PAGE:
NEW YORK — A drawing that American Pop Art master Roy Lichtenstein crafted in 1964 — and somebody won for $10 in a 1960s lottery — could fetch more than $1 million when it is auctioned in May, according to Christie's.
"Drawing for Kiss V," the original work for the artist's famous "Kiss V" from 1964, is expected to be among the highlights of Christie's post-war and contemporary art auction on May 11.
The owner obtained the graphite and wax crayon-on-paper work 45 years ago at an Artists' Key Club Happening, which was a type of artistic or performance event. The club was formed by a group of emerging pop artists in the early 60s.
Attendees were told to gather at New York's Hotel Chelsea, a legendary hangout for artists, musicians and bohemians, and register in a lottery in exchange for a key to a locker at Penn Station, which was undergoing renovation.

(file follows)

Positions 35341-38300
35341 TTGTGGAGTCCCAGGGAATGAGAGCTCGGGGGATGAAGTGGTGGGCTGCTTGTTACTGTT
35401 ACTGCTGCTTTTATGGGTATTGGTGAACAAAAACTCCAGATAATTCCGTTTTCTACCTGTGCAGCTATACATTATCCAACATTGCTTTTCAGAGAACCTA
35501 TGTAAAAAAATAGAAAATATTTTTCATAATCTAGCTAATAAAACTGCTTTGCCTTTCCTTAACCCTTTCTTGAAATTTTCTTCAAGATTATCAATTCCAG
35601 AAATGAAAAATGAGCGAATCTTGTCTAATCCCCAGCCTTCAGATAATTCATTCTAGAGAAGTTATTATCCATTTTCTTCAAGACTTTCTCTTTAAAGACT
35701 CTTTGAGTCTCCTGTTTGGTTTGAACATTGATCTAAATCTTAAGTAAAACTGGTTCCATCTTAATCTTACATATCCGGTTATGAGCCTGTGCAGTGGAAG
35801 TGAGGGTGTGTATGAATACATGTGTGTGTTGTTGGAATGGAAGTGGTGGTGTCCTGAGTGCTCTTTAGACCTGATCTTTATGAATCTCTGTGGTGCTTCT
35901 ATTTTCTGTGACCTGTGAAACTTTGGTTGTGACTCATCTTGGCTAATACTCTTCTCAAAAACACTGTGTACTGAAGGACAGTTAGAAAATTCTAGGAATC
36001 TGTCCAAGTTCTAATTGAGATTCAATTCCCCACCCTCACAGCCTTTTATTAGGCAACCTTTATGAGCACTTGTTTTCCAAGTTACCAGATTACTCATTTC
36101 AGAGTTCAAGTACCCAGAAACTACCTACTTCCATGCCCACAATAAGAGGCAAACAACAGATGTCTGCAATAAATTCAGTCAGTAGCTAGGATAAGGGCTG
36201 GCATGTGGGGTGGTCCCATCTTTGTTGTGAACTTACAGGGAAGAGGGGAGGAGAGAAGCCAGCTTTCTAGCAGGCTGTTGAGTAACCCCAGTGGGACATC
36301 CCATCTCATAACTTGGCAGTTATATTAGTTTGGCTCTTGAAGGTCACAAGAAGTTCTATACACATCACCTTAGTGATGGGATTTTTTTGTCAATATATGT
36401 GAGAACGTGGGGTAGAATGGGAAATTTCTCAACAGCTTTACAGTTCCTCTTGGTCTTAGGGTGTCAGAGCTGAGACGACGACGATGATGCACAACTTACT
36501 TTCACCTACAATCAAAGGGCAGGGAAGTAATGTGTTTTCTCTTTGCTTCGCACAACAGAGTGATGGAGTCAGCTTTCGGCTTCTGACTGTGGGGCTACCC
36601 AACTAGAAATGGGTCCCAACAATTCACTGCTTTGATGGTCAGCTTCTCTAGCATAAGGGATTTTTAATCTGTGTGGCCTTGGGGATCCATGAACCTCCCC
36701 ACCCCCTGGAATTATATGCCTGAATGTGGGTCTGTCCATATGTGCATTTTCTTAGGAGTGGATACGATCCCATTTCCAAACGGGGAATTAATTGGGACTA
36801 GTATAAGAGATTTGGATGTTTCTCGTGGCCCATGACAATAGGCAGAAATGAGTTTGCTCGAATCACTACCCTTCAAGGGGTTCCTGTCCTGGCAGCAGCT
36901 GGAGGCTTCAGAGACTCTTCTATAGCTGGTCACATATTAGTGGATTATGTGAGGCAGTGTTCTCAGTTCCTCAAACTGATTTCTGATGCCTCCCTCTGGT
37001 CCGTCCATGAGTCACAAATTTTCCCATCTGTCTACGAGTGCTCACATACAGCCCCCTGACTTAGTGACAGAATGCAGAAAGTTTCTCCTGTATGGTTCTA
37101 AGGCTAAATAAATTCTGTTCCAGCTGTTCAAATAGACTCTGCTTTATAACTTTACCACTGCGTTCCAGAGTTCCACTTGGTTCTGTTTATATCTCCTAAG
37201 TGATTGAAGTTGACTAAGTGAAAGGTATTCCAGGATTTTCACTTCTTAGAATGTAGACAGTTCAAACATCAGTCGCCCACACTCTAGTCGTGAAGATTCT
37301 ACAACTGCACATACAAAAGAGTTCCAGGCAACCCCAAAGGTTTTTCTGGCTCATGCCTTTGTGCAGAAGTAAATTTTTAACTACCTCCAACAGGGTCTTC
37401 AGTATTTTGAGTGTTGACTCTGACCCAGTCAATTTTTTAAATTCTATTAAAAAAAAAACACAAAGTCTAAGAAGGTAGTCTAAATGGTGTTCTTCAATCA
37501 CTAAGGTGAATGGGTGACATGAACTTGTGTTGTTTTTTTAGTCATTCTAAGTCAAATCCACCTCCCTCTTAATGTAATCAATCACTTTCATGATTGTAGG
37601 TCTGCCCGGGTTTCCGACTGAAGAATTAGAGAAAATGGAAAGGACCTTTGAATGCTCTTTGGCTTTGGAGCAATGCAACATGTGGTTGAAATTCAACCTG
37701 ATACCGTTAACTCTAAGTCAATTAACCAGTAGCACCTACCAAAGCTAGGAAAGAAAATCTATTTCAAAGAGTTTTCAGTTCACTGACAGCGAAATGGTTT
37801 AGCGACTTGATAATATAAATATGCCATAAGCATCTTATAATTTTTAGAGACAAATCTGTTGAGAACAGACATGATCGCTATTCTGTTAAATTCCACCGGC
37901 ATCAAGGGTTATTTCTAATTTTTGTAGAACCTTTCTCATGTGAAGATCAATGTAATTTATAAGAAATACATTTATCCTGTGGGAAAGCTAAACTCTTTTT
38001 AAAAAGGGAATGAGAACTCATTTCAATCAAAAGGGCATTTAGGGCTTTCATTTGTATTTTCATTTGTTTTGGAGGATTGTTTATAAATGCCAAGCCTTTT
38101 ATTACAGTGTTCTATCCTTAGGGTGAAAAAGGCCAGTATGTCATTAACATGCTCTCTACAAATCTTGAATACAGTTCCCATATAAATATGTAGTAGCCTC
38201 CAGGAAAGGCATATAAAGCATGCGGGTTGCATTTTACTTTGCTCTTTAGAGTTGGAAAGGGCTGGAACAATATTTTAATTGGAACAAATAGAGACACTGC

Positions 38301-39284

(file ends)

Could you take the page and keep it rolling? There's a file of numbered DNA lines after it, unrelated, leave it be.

Each locker held a work donated by artists, including Lichtenstein, Christo and Andy Warhol. One lucky $10 lottery ticket led to the locker holding "Drawing for Kiss V."
The unidentified owner has had the work in a collection ever since.
"'Drawing for Kiss V' is a master work created by Roy Lichtenstein in 1964 while at the height of his creative powers," said Jonathan Laib, specialist in post-war and contemporary art at Christie's.
"In this incredible drawing Lichtenstein accomplishes much of what defines his greatest works; the lingering effects of this drawing are lasting, it finds its way into the crevices of the mind and lingers freezing time to create experience."
The work is from Lichtenstein's celebrated series of iconic portraits of dream-girls, which he executed between 1961 and 1965.
Christie's sold "Study For Crying Girl," a drawing from the same series, for more than $1.7 million in 2007. The record for a Lichtenstein, who died in 1997, was set in November in New York when the auction house sold "Oh . . . Alright" for $42.6 million.
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